One group bullish about the long-term future of Belize is Hopkins Bay Development, a consortium of Canadian, American and South African investors behind the eponymously named Hopkins Bay Resort. Located two hours north of the town of Hopkins, Hopkins Bay is an ambitious 7,000-acre eco-sensitive mixed development planned for nearly three miles of linear beachfront, four branded hotels, three golf courses and an 800-slip marina, among other amenities, according to Michael Anderson of Glacier Lake Management Company.
For now, Anderson is focused on Hopkins Bay Resort and Sittee Point, a 48-acre enclave of resort-style villas now open and a gated luxury single-family home community, respectively. According to Anderson, Glacier Lake’s vice president of operations, 18 villas are completed and occupied at Hopkins Bay Resort with another 30 under construction; four homes are finished in the upscale Sittee Point neighborhood.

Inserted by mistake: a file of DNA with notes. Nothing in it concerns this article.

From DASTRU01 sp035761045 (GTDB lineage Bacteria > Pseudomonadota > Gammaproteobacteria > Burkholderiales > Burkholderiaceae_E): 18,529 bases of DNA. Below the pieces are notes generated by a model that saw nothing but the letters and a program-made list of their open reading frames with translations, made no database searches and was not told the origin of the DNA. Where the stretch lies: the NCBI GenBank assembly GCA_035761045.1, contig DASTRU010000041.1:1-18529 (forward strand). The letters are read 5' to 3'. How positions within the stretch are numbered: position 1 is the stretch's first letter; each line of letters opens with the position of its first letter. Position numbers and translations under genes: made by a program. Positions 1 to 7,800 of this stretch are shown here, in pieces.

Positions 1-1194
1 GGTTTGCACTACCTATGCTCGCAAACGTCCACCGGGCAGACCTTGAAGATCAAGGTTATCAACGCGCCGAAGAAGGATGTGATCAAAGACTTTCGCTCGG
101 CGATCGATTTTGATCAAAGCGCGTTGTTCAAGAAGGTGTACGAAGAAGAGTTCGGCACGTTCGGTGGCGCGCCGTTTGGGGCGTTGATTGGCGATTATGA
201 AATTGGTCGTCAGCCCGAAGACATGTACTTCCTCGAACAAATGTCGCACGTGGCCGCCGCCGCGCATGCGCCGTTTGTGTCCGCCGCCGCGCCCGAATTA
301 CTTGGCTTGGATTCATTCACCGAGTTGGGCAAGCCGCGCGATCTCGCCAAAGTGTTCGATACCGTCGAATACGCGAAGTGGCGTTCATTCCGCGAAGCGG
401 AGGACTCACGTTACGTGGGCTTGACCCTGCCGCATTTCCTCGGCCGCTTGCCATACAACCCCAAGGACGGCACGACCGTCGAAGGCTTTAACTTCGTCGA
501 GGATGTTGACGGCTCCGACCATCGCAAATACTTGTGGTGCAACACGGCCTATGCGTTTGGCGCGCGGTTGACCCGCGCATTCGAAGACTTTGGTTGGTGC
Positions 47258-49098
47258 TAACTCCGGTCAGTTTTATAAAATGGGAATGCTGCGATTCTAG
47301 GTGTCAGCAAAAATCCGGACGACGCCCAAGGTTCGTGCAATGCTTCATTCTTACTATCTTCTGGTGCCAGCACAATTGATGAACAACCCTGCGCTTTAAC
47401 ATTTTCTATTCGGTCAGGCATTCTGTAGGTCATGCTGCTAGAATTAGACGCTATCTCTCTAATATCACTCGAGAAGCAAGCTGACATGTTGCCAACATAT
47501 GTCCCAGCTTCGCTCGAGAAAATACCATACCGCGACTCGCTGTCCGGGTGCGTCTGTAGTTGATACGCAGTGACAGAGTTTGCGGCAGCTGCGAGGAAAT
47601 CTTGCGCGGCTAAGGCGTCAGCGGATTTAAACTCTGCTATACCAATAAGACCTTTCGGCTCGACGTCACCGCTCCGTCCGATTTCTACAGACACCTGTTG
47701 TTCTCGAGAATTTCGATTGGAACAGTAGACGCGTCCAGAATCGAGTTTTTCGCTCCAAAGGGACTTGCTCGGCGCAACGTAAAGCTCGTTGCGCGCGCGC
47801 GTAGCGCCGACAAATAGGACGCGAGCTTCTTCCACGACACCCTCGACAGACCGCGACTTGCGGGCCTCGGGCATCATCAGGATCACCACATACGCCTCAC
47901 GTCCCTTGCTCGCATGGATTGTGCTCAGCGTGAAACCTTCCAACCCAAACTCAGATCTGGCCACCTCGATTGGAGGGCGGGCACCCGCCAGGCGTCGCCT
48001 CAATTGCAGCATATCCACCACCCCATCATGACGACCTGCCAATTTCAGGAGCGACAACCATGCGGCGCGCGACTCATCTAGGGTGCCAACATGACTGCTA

One of Anderson’s Canadian friends is building a 12,000-square-foot home at Hopkins Bay, where some three-bedroom villas can cost around $800,000.
“Belize is an emerging hot spot,” says Anderson, whose Hopkins Bay project is conforming to Audubon International sustainable development standards. “It’s got the second largest reef in the world and we’re just a half mile from the reef. You can be in the mountains or rainforest in the morning, then go snorkeling or fishing in the afternoon. It’s all that close.
“There’s just so much diversity you can have in one day from cave tubing to zip lining to world-class fishing. Another nice thing is Belize is not very populated (approx. 300,000 residents). The highest building is four stories on the island and most of the travel is by golf cart or boat. So it’s got a lot of different appeal. Everybody is able to get away and really relax, take off the watch and shoes and get down to basics.”